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glaucous (adj.)

"dull bluish-green, gray," 1670s, from Latin glaucus "bright, sparkling, gleaming," also "bluish-green," from Greek glaukos, a word used in Homer of the sea as "gleaming, silvery" (apparently without a color connotation); used by later writers with a sense of "greenish" (of olive leaves) and "blue, gray" (of eyes). Beekes says it is probably a substratum word from Pre-Greek.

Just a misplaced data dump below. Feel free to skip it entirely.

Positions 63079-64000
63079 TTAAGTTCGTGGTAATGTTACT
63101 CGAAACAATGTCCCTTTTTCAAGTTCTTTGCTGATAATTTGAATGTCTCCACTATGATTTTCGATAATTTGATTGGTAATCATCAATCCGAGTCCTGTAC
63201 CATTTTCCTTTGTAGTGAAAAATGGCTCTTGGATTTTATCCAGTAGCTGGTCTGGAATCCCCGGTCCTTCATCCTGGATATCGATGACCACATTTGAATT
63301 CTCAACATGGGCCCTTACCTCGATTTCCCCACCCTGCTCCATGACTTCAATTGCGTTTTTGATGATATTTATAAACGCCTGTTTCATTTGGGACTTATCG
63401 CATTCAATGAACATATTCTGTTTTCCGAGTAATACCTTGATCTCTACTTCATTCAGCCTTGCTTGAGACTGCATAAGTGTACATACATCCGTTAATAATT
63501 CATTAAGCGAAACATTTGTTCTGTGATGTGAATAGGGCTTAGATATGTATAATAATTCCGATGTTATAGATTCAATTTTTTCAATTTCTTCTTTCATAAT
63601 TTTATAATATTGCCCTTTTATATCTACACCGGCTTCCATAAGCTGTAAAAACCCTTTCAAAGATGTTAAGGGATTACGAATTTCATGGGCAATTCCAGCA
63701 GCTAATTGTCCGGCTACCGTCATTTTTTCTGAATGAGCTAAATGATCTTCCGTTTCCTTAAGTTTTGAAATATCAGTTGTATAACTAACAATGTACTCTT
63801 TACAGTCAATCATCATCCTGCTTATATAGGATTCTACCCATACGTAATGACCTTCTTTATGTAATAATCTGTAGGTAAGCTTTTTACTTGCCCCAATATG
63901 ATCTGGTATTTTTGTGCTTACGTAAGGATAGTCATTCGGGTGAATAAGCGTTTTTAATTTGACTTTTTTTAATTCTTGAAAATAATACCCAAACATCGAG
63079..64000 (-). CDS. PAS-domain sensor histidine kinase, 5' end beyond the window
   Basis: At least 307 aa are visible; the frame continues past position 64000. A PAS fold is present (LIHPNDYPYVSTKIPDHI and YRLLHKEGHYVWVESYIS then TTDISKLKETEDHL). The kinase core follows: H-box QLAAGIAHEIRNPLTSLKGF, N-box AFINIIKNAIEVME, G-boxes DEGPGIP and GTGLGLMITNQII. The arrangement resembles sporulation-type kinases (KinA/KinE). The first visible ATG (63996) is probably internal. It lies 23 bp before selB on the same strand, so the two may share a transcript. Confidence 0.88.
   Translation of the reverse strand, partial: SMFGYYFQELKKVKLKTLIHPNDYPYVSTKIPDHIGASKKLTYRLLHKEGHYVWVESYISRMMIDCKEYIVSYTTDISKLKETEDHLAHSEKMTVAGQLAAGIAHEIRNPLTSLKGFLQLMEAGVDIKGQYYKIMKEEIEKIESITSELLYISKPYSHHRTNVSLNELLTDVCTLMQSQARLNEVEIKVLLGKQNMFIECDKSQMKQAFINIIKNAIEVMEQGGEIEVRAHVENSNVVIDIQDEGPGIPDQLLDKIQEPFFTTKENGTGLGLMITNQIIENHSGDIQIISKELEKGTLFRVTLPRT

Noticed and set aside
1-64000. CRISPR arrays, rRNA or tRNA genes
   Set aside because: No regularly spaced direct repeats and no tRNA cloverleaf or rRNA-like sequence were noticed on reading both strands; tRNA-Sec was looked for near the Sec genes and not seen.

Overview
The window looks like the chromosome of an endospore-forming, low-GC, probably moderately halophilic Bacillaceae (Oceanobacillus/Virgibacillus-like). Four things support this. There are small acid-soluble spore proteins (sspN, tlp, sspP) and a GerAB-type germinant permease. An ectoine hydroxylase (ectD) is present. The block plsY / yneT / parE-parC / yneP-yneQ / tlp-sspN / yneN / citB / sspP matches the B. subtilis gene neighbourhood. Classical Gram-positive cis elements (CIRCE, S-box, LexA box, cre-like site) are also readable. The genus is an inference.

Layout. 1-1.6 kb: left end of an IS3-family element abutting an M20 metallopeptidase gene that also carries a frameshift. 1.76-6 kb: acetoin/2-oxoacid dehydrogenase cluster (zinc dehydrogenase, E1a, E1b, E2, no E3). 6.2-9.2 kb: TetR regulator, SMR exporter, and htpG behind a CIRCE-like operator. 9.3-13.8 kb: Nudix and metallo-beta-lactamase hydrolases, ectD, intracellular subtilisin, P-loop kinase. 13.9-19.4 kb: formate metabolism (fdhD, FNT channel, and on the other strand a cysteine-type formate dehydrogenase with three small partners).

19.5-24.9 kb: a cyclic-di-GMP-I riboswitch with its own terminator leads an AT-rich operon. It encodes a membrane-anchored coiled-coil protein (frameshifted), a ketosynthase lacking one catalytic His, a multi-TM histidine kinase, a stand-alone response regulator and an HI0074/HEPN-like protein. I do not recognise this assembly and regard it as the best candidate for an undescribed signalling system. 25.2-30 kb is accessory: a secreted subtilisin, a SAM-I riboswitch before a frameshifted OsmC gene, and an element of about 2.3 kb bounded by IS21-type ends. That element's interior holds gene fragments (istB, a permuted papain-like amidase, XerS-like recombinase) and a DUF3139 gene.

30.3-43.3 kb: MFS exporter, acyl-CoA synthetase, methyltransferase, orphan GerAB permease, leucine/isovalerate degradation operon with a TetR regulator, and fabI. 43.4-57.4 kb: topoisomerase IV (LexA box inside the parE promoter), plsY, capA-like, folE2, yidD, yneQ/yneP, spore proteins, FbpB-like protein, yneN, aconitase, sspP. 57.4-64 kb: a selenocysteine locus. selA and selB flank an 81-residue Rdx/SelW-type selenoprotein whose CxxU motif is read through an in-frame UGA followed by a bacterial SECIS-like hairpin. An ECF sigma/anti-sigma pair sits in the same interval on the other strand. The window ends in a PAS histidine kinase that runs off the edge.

Homer's glauk-opis Athene probably originally was a "bright-eyed," not a "gray-eyed" goddess. Greek for "owl" was glaux, perhaps from its bright, staring eyes, but this, too, might be an unrelated Pre-Greek word. Middle English had glauk "bluish-green, gray" (early 15c.).